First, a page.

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Thursday, August 7, 2008

Keep Your Hook Baited When Fishing For A Dream Says Federal Way Artist

Above (from left to right) Mizu Sugimura and Romson Regarde Busillo at Wing Luke Asian Museum. Photo copyright 2008 by Mizu Sugimura.

Let your hook always be cast in the pool where you least expect it, there will be a fish. - Ovid

Who knows when you can plant the seeds of creativity in a child, or for that matter an adult? Opportunities like Family Day at the WING a monthly event sponsored by Seattle's Wing Luke Asian Museum (WLAM) in the Chinatown/International District offer a chance for the public to meet artists and artists to share what they do with the community.

I should know as just over a decade ago as a younger mother of a elementary school child, I was looking for events like this to supplement what I considered to be the lack of a good arts orientation in my local school district. When I read of a weekend collage workshop for families at WLAM by Filipino-American artist Romson Regade Bustillo, I jumped at the chance to take my son.

For whatever reason, my boy had other plans. Yes, he accompanied me to the program but while his mother's agenda could be entitled: Earnest, his could be described as:
Looking for a good time. At the workshop I ended up plugged away at completing the project Busillo introduced while my son creatively found a way to carve out his own path.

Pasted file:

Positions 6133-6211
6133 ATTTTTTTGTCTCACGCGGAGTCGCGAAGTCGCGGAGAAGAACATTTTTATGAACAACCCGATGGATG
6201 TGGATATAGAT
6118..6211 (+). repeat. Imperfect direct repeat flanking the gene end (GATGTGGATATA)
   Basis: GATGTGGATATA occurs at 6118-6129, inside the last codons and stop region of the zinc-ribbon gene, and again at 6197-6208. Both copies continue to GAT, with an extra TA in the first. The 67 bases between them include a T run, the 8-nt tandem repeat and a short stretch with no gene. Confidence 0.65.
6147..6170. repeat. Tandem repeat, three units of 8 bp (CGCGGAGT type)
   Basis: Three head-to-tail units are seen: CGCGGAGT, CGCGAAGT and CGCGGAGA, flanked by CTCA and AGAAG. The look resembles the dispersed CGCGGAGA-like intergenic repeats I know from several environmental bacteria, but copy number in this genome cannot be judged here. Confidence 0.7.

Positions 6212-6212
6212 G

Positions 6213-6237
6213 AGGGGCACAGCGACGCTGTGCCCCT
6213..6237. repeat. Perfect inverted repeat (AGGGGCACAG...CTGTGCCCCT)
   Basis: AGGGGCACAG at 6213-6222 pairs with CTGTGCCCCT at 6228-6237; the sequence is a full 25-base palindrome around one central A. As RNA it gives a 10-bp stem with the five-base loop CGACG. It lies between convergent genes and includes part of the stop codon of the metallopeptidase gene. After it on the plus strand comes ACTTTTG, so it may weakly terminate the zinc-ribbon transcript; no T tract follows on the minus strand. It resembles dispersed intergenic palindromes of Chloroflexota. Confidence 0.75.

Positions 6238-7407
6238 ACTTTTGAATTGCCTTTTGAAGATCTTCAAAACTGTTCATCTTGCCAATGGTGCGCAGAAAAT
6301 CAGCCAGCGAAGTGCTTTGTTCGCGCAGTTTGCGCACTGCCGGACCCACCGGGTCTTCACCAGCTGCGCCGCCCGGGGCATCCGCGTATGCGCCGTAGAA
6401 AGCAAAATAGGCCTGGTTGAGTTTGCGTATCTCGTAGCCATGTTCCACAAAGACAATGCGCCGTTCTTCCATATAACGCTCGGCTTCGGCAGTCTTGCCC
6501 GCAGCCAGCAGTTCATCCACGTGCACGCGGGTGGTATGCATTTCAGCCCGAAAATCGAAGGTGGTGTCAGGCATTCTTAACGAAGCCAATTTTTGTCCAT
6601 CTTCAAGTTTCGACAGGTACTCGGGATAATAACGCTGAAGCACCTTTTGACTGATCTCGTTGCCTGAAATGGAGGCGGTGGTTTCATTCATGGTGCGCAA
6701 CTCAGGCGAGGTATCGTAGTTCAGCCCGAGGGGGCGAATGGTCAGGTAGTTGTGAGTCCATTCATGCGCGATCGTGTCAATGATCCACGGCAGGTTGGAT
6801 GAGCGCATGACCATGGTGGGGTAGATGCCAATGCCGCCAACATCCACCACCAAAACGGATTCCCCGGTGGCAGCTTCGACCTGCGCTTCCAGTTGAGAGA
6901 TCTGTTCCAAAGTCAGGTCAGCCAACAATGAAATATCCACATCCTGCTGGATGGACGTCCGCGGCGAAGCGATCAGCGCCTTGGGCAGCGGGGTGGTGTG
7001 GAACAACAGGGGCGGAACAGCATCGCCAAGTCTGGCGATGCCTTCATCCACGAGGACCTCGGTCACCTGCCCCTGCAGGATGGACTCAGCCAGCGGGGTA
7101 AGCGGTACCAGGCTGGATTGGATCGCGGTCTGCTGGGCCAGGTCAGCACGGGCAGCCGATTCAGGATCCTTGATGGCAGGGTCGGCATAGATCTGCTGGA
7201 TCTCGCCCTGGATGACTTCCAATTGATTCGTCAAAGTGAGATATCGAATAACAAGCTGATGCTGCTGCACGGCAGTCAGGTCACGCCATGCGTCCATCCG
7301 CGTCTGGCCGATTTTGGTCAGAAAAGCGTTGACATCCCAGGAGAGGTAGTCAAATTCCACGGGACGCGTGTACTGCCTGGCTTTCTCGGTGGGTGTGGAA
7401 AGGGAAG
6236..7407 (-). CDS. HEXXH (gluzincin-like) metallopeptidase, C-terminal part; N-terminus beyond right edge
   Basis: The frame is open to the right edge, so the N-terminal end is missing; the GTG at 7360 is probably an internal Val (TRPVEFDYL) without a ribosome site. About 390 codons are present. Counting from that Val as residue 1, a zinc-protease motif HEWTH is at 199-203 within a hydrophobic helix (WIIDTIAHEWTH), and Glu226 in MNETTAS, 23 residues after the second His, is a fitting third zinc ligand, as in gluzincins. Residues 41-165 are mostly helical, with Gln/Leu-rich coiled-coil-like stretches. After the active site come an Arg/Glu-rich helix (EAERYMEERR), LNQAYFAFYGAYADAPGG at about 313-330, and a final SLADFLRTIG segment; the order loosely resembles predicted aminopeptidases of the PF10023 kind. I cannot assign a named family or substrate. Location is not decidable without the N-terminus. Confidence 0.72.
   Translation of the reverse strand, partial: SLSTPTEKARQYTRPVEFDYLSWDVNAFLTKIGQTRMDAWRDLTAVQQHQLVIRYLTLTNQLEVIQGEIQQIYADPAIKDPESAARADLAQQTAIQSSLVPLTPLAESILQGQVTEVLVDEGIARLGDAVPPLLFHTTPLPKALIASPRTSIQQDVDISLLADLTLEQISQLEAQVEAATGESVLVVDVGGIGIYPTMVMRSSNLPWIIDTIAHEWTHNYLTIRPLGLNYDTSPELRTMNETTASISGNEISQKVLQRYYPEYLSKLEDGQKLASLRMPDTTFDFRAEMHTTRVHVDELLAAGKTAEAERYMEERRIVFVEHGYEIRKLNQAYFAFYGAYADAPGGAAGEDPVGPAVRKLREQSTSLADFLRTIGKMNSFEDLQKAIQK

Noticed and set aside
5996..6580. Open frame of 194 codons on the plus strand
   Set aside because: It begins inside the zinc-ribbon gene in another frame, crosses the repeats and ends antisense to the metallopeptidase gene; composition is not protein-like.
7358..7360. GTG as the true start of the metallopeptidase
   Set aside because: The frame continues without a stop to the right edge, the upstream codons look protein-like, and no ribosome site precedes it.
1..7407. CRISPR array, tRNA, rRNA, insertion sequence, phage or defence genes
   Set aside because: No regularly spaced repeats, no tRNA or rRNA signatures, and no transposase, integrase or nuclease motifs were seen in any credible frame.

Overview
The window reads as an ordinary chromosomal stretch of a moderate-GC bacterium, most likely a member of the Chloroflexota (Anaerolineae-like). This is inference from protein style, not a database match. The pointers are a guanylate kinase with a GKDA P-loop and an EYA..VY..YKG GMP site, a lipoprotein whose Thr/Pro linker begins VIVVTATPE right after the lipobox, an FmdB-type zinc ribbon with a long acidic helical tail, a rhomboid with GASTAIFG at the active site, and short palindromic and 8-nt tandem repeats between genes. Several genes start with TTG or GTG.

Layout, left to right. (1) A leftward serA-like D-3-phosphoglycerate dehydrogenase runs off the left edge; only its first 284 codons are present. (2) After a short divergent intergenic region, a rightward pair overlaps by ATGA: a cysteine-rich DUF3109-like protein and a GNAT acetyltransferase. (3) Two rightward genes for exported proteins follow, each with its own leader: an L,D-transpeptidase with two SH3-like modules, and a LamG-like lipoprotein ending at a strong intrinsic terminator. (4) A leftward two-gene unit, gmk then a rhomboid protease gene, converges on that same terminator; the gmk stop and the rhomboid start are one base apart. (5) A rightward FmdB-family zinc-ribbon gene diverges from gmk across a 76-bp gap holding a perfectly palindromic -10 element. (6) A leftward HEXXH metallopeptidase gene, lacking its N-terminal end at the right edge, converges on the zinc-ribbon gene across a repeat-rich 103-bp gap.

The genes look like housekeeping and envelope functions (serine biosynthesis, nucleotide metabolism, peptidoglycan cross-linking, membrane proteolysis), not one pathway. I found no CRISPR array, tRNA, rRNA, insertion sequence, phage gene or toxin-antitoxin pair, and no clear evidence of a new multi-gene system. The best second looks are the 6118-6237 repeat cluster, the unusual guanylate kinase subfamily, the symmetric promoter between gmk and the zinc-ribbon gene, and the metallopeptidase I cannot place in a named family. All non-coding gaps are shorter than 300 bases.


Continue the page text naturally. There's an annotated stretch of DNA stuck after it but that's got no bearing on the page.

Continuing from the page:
At some interval in the program Romson came by, looked over my shoulder and basically indicated to me that I should give serious thought to completing a few more collages. As a working artist, his nod in my direction was the encouragement I needed to start thinking and believing that I might be able to tell the outside world that I was an artist!

So it is with great pleasure that last month I attended Romson's latest appearance at Family Day at the Wing to thank him in person for the first time since that fateful Cinderella-like weekend over ten years ago when he gave me the creative go-ahead I needed to launch my own career, which eventually completed a full circle with my own appearance as an presenting artist at the WLAM in 2004 in a ground breaking show entitled: Beyond Talk: Redrawing Racism. I will also be following Romson,